Singapore in top 10 nations list for posting objectionable YouTube videos


THE city-state is among the top 10 nations that have uploaded the largest number of YouTube videos removed for flouting community guidelines.

According to Google Transparency Report, YouTube owner Google removed a record number of 1.2 million objectionable videos in Singapore in the last three months of 2023, putting it in second place after India.

In the latest report showing numbers for January to March 2024, Singapore came in 10th with about 100,000 removals.

About 40% of the removed content from January to March 2024 violated child safety, including cyber bullying and sexualisation of minors, and about a quarter promoted dangerous or threatening pranks and instructional theft.

Removed videos also typically promote self-harm, hate, deception, violence and vulgarity, according to YouTube’s community guidelines.

Singapore first appeared in the top 10 list from July to September 2023, ranking third with about 640,000 removals.

Transparency reports on video removals go as far back as July 2019, when Google first published them.

YouTube uses a combination of artificial intelligence tools and human reviewers, including those in the community, to detect undesirable videos.

Recently, online platforms have stepped up enforcement after calls for more to be done to ensure online safety.

The latest call came from United States surgeon general Vivek Murthy who said warning labels similar to those that appear on tobacco and alcohol products should be displayed on social media platforms, arguing that social media is linked to mental health harms for adolescents.

On June 21, Health Minister Ong Ye Kung and Minister for Social and Family Development Masagos Zulkifli also said in separate Facebook posts that there needs to be more decisive and effective measures to shape habits of device usage, especially for the young, with research showing negative effects and links to worsening mental health.

In Singapore, stepped-up enforcement came after the Online Safety (Miscellaneous Amendments) Act took effect in February 2023, said observers.

Singapore is one of the first jurisdictions in the world to introduce laws for platforms to take preventive measures to ensure online safety.

The law gives the authorities the power to direct social media platforms to remove online harms such as sexual and violent content, content that promotes cyber bullying, vice, organised crime, suicide or self-harm, and content that may incite racial or religious tensions or endanger public health.

A platform’s failure to comply may attract a fine of up to S$1mil (RM3.4mil), or a direction to have the social media service blocked here.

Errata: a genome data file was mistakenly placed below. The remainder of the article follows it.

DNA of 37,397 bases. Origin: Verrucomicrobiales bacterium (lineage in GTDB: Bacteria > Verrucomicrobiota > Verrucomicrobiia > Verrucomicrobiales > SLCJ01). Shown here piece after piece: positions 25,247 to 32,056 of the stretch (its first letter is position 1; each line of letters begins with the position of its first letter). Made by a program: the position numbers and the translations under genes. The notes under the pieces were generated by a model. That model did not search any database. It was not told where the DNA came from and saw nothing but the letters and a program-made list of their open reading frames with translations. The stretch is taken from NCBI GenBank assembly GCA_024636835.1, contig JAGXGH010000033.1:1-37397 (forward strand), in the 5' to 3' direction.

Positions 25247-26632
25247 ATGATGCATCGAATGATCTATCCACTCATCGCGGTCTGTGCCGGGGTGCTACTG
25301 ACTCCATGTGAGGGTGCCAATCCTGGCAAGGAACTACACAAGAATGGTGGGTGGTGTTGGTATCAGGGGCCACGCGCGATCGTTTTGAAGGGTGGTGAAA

Under the law, a code of practice that took effect in July 2023 also sets out specific dos and don’ts for social media platforms that operate here, including Facebook, HardwareZone, Twitter, TikTok, Instagram and YouTube.

A YouTube spokesman said the platform has improved its enforcement processes and technology, possibly leading to a spike in the removal of videos uploaded from Singapore.

The same spike in video removal numbers has not been seen in other countries.

For instance, India has consistently been at the top of the list with about 2.6 million removals, and the US remained at below 800,000 removals between January and March 2024, similar to the three months before that.

Experts expect the figures for removed Singapore-uploaded content to ease and stabilise in the coming months as users may be more cautious when uploading content following tighter enforcement.

Tighter enforcement of the new law also resulted in more TikTok video takedowns in Singapore.

TikTok’s quarterly Community Guidelines Enforcement Report shows that about 607,000 videos in Singapore were removed in the last quarter of 2023 – the first time Singapore was featured in the report as one of the 50 markets with the biggest volume of video removals.

The majority of the removed videos – most of which featured mature themes and regulated goods – were identified by TikTok.

Its community guidelines do not allow videos to show penetrative sex or feature sexual services, or facilitate gambling or gambling-like activities.

Users are also not allowed to market tobacco products, drugs or other regulated substances through uploaded videos on the platform. — The Straits Times/ANN

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